NeuroNews: Consciousness Connections Meeting
Tuesday, April 26, 2011
6:30p Social, 7:00-9:00p Program
Austin Center for Spiritual Living
5555 N. Lamar, Suite D115/D117
The Meeting is Free & Open to the Public
. . .
Explorations of Remote Perception, Viewing and Dowsing
Part I – April 26th
- An introduction to remote viewing and dowsing – video & discussion
The history, development, military involvement, and other aspects of remote Perception will be addressed.
- Selected articles & discussion
Focus may be relevant to “A Comparison of Remote Viewing and Remote Dowsing” and “Telepathy and Recorded and Correlated on an EEG.”
Part II – May 24th
- Dowsing the Lottery – video & discussion
Reports are that money has been made using Remote Dowsing and Associated Remote Viewing to determine winning selections. This will be an overview of the techniques used.
- The INACS’ project “Remote Dowsing” – Overview and update
This project initiated by INACS founder Jim King, will use QEEG to brain scan subjects before, during, and after dowsing training, to determine any differences in mental activity.
- Future research directions and practical applications
Using Remote Perceptions in various applications – can differences in brain activity be determined with EEG, fMRI, and other brain scan methods to determine whether there is a correlation, and what part of the brain is active. Practical applications will be listed.
Remote perception is one segment of a spectrum of ESP related anomalies, from telepathy to telekinesis. The band width includes such diverse phenomena as near death experiences NDE, and out of body travels OBE. Remote sensing protocols and structured training have developed to formalize the field, as opposed to other paranormal happenings such as psychic abilities, which are often ad hoc and not brought forth at will.
These presentations of Remote Perception assumes the validity of the discipline, and hence other paranormal phenomena. So for believers of the gospel, or skeptics in part, this excursion in paraperception should be of interest.
Reading the Enemy’s Mind:
Inside Stargate, America’s Psychic Espionage Program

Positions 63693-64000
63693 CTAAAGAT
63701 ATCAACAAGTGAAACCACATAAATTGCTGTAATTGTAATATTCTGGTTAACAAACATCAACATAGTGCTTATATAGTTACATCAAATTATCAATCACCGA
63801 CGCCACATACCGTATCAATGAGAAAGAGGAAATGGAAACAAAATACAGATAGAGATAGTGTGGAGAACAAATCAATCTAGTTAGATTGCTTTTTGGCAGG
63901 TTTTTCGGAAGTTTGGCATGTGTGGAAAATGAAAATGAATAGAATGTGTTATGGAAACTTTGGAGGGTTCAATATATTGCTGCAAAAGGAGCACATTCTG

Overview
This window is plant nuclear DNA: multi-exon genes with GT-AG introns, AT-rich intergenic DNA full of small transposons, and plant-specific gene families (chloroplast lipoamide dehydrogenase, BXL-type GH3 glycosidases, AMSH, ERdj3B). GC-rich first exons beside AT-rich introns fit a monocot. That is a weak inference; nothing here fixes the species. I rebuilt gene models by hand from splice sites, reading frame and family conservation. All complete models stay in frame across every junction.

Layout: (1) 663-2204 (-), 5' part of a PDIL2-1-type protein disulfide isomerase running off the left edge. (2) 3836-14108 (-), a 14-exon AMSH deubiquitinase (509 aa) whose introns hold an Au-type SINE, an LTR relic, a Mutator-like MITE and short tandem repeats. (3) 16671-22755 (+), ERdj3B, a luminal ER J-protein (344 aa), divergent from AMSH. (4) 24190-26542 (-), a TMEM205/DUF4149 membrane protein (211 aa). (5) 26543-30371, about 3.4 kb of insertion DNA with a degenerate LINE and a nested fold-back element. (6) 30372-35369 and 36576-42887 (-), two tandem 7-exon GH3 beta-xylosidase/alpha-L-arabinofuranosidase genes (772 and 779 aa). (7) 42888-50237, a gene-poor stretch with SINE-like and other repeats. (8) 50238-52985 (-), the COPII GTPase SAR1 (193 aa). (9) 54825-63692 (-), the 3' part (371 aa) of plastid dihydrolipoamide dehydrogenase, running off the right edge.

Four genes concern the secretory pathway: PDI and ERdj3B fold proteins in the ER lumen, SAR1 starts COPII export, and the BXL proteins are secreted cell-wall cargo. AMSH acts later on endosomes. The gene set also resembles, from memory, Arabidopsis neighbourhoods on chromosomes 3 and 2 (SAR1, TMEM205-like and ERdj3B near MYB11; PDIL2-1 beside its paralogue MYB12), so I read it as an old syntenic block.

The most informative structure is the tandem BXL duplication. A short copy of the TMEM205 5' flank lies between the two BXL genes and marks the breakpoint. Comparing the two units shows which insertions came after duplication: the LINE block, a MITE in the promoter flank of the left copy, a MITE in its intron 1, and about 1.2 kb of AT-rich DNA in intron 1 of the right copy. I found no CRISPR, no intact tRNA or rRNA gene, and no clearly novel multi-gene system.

by Paul H. Smith, Ph.D. / Review by Alex Roslin
When word got out in 1995 that the U.S. Defense Department and CIA had funded efforts to read people’s minds, the news understandably excited all sorts of derision and conspiracy theories. Who would imagine that the story behind the efforts is actually a fascinating tale about the possibilities of human potential? Paul H. Smith tells the story of the U.S. “psychic spying” program in his book Reading the Enemy’s Mind. Smith doesn’t come across as some flaky new-ager. He was a young U.S. Army intelligence officer and Arab linguist who had no previous interest in extra-sensory perception when he was recruited into the program code-named “Star Gate” in 1983. Over the next seven years, he became one of the army’s premier “remote viewers” and the primary author of its training manual on the subject. He also served as a tactical intelligence officer in the 101st Airborne Division in Operation Desert Storm/Shield and got a Master’s degree from the Defense Intelligence College.
In Reading the Enemy’s Mind, Smith reveals that the military and intelligence communities performed hundreds of experiments and operational intelligence assignments using “remote viewing,” the government’s term for ESP. The program’s first big success came in 1979 when a viewer found a downed Soviet bomber in Africa after other intelligence operatives had failed–a coup praised by President Jimmy Carter. The psychics received target assignments from virtually every U.S. national-security agency, and Smith says they produced numerous positive results. Smith’s biggest revelation, however, is that the government research found that almost all people–not merely a gifted few–seem to have the potential of developing ESP skills, with enough practice and a few tips from a pro like Smith. Many readers will no doubt find it hard to know what to make of Reading the Enemy’s Mind and whether to believe any of it, but Smith writes with both color and a measured tone that together produce a captivating yarn even for the non-believers out there. –Alex Roslin —